Stefan Kredel on Charting the Arctic: The Extraordinary Northwest and Northeast Passages
Bravely pioneered by the legendary explorers of yesteryear, the Northwest and Northeast passages are among the world’s most intrepid voyages. These remarkable expeditions journey into the furthest reaches of the Arctic Circle and chart the isolated waters of both the Russian and North American high Arctic, respectively. Both routes have long held a spell over the most adventurous of travelers. They continue to entice those with a passion for discovery, exploration and the inspiring beauty of Mother Nature.
The Northwest Passage crosses through crystal clear glaciers in the northern reaches of Canada, traveling from Greenland to Alaska. En route to the sites of Franklin and Amundsen’s famous voyages, guests often encounter polar bears, seals, narwhals and, more rarely, walrus in their natural habitats while learning about the history, geology and botany of this spectacular area, too.
Silversea will traverse the Northeast Passage for the first time in August 2019, when Silver Explorer retraces another Amundsen voyage, as well as those of other famous explorers like Nordenskiöld. As guests encounter islands that few people on Earth will ever be fortunate enough to visit, they’ll experience dramatic scenery and observe resilient wildlife across the Russian high Arctic, while also encountering fascinating local cultures in Chukotka.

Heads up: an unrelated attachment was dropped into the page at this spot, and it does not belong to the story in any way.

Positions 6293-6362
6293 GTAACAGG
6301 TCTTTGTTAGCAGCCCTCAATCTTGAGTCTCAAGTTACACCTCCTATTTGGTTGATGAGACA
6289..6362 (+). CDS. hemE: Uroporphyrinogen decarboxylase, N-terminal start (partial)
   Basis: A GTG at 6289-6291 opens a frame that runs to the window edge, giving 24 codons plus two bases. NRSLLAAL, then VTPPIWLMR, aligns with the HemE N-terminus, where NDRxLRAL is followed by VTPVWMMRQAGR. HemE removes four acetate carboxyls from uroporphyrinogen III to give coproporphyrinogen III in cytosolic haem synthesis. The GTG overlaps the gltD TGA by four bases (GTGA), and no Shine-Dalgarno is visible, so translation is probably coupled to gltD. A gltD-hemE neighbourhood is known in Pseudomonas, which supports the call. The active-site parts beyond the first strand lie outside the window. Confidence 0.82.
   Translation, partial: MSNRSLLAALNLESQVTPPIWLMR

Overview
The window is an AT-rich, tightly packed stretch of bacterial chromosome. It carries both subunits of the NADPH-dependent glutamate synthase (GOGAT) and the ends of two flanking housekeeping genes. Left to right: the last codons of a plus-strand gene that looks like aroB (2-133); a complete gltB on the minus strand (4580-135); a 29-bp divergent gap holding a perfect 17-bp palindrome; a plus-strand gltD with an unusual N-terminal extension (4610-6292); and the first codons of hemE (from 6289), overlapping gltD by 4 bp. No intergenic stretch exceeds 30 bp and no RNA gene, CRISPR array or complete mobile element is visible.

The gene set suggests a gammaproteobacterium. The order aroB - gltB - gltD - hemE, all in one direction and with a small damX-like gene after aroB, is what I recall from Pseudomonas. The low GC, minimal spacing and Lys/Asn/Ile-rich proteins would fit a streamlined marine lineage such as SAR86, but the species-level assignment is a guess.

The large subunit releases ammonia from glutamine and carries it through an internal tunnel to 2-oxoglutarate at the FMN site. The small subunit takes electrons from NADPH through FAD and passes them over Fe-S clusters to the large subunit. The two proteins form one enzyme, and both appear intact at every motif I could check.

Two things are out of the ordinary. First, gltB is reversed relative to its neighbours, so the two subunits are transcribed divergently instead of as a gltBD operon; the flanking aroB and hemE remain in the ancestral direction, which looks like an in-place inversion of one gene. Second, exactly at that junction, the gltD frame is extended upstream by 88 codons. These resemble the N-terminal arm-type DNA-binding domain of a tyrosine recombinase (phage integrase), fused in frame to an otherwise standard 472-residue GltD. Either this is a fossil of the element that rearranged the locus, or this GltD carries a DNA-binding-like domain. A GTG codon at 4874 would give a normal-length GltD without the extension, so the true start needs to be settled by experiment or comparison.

One man who knows more than almost anyone about these journeys is Stefan Kredel, Senior Director Expedition Development & Operations at Silversea Cruises. Based primarily between Buenos Aires and Miami, he holds what many people would consider a dream job that entails leading expeditions and overseeing planning for new routes, destinations and experiences. Ahead of Silversea’s first voyage through the Northeast Passage, Stefan reflects on the illustrious legacy of these enticing journeys that are sure to immerse guests in electrifying adventures and life-defining experiences.
Let’s start with the history of the Northwest Passage. What makes this route so iconic?
“History is one of the Northwest Passage’s greatest intrigues, most notably the story of [19th-century British explorer] Captain Sir John Franklin,” says Kredel. “They recently discovered his two shipwrecks which had been missing for a long time. There has been considerable research into his expedition and numerous efforts have been made to recover items from it. On the Northwest Passage trip, for example, we usually go to the site where there are four crates from his expedition on Beechey Island. There’s also a monument from his wife who paid for a big rescue operation to find him and his remains.
Additionally, the Amundsen expedition was the very first to pass through the Northwest Passage between 1903 and 1906. To get funding, it was officially a scientific expedition, on a ship called Gjoa Haven, to do magnetics research.